This might be a good point for me to discuss something that makes me just want to roll my eyes, and walk away from a lot of other “photographers” I know. I once had a friend who appeared to be very resistant to learning to use Photoshop. “I’d rather get it right in the camera,” he’d say. As if Photoshop was for weenies, like me, who couldn’t.
But aside from the fact that some of the more interesting scenes can contain a tonal range that cameras cannot capture, virtually all the best photographers I’ve ever heard of manipulated what was captured by the camera on the way to creating — yes, creating — a print.
For starters, according to Charles Cramer, who does quite a bit of manipulation himself,
Ansel Adams routinely selenium-toned his B&W prints to increase the “Dmax” (the blackest black).1
And that was just for starters.
In the days of film photography a print of an image as it came out of the camera was known as a “straight print.” The image above is a straight print made by Ansel Adams of his iconic Moonrise. To paraphrase David Byrne, “This is not my beautiful photograph!” If this is a print of the image straight from the camera, how did Ansel Adams achieve the dramatic effect of the finished print of Moonrise? You might even say, “But I thought he was a great photographer.” He was. The ability to look at a scene and know that it will make a great photograph is the essence of the talent of a great photographer, whether it be Ansel Adams, Henri-Cartier Bresson, Richard Avedon, Julia Margaret Cameron, Francesca Woodman, Man Ray, or Jerry Uelsmann, just to name a few.2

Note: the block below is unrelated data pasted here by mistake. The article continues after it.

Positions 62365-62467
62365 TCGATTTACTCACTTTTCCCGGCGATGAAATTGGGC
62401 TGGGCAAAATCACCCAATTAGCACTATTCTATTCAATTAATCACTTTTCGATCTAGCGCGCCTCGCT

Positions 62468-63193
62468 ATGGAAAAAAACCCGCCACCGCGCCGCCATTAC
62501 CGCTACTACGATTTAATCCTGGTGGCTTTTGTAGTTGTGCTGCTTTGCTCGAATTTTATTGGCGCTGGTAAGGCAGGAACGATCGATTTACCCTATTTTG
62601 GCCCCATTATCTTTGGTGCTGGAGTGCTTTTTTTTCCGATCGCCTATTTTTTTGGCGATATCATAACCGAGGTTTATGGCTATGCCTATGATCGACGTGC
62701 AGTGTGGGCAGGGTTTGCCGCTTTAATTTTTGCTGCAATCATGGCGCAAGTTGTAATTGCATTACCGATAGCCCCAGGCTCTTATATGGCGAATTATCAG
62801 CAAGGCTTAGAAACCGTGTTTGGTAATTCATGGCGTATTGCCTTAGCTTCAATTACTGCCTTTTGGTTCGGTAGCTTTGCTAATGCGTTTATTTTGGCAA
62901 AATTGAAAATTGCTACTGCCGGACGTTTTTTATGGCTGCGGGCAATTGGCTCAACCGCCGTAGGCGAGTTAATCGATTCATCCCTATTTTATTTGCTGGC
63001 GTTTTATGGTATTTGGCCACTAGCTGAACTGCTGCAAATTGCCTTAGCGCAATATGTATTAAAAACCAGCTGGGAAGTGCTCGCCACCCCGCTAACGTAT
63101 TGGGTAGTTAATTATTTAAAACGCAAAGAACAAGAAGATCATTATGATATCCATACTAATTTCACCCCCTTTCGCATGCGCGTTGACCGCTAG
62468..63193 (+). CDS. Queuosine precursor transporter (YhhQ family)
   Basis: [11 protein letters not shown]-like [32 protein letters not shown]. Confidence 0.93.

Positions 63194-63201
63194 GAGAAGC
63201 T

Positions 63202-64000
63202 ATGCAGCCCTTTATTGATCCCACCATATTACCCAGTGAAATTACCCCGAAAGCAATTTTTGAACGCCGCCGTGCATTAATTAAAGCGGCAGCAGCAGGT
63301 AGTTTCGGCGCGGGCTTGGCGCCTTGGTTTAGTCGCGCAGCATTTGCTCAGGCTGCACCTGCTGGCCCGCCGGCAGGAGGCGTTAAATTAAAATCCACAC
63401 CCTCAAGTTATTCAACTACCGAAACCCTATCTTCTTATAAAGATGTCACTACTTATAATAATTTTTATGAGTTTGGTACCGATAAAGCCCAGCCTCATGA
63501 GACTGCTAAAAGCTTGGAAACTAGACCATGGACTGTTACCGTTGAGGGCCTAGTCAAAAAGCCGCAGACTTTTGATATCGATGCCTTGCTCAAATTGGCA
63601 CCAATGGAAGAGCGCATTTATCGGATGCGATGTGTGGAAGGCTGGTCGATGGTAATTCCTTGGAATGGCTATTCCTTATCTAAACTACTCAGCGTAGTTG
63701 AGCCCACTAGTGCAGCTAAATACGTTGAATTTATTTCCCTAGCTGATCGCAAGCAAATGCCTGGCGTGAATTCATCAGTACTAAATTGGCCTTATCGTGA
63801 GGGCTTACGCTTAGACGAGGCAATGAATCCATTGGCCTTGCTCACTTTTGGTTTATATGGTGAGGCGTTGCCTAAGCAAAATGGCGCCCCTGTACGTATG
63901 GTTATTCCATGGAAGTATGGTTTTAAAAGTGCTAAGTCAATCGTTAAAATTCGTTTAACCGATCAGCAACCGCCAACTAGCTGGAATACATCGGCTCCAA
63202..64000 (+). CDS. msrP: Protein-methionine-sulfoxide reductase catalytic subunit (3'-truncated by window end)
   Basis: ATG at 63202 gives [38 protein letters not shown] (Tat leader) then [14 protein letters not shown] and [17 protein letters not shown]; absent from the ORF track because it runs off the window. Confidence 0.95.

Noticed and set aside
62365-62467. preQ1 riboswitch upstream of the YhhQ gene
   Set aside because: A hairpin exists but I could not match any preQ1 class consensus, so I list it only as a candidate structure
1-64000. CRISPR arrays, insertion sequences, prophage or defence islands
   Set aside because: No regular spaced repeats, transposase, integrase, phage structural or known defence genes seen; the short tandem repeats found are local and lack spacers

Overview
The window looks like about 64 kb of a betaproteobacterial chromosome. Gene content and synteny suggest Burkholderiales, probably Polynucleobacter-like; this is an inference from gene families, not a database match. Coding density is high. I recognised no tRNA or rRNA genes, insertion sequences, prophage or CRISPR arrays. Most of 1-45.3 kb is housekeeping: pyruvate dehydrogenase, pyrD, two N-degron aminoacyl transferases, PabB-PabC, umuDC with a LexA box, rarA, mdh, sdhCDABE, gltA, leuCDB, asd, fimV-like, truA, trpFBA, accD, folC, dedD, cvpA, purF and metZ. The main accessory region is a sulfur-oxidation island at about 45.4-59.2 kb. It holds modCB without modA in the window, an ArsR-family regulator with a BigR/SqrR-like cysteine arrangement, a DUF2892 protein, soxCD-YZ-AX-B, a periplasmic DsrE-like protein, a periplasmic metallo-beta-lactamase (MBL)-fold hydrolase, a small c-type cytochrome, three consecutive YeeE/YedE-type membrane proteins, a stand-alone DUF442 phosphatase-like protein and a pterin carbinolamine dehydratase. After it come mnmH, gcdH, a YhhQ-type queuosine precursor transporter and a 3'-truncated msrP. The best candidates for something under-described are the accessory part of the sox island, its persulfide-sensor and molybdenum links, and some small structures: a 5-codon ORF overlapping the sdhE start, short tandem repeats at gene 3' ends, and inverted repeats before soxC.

I encourage you to go look at the Before and After images of Adams’s “Moonrise” which I have not posted here because I assume it is copyrighted, and I’m not authorized.
As Dziamba’s article makes clear, Adams was the Great Manipulator. It’s his masterful manipulation for which he is rightly celebrated as a great photographic artist! Adams himself made that clear in his book, The Print, as Dziamba (and now I) excerpted:
The sky was of such low saturation blue that no filter would have had much effect… Considerable burning [darkening] and dodging [lightening] are required. I hold back the shadowed lake and foreground for about three-fourths of the exposure time, using a constantly moving card held relatively close to the lens…The lake surface is burned in later to balance the amount of dodging of the surrounding hills and foreground.3
Get it right in the camera? Go for it. But if you really want your photos to come alive, you’ll need to develop post-processing skills. As Ansel Adams’s own son said,
A lot of people don’t realize how much of what his final result was was dependent upon what he did in the darkroom. And that was, in many ways, the genius. A lot of us could take the picture, and come up with the negative. But he could do some magic things within the darkroom, and he always told people that this is not reality. ‘What I’m giving you in this print is not what you are seeing in the environment. You’re seeing my interpretation of it, and you’re seeing something that’s very dramatic in many ways.’ But because of what he could do in the darkroom, that was usually the result.4